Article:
The iPad, the Kindle, and the future of books

The industry’s great hope was that the iPad would bring electronic books to the masses–and help make them profitable. E-books are booming. Although they account for only an estimated three to five per cent of the market, their sales increased a hundred and seventy-seven per cent in 2009, and it was projected that they would eventually account for between twenty-five and fifty per cent of all books sold. But publishers were concerned that lower prices would decimate their profits. Amazon had been buying many e-books from publishers for about thirteen dollars and selling them for $9.99, taking a loss on each book in order to gain market share and encourage sales of its electronic reading device, the Kindle. By the end of last year, Amazon accounted for an estimated eighty per cent of all electronic-book sales, and $9.99 seemed to be established as the price of an e-book. Publishers were panicked. David Young, the chairman and C.E.O. of Hachette Book Group USA, said, “The big concern–and it’s a massive concern–is the $9.99 pricing point. If it’s allowed to take hold in the consumer’s mind that a book is worth ten bucks, to my mind it’s game over for this business.” – Ken Auletta, The New Yorker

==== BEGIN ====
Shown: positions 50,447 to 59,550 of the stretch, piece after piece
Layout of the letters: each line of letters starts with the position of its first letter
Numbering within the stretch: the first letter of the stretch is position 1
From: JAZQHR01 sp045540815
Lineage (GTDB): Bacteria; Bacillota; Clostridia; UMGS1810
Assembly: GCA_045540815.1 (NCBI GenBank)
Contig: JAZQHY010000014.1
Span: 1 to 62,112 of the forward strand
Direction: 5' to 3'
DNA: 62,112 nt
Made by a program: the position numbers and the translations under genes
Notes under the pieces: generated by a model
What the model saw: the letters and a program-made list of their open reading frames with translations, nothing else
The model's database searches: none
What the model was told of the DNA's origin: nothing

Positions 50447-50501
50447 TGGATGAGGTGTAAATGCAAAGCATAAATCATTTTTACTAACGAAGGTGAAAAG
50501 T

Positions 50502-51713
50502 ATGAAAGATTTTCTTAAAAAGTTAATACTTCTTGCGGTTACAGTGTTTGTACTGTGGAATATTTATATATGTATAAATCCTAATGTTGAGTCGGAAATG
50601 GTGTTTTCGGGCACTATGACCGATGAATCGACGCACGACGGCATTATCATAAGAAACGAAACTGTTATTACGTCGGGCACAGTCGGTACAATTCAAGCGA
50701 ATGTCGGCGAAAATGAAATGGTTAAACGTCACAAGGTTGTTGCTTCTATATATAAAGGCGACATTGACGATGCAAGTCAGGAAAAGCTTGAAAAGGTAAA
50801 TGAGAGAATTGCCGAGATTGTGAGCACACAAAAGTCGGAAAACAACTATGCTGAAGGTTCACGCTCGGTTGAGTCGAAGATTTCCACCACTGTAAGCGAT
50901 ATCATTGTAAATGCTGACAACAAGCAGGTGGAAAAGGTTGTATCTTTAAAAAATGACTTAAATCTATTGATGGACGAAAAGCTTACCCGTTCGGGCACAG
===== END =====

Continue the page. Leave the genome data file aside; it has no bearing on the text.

One thought on “The iPad, the Kindle, and the future of books

  1. ¿How are they going to pay proofreaders, (translators,) and editors? And by editors I mean actual real persons that edit, help improving a book and fight for it to be published.

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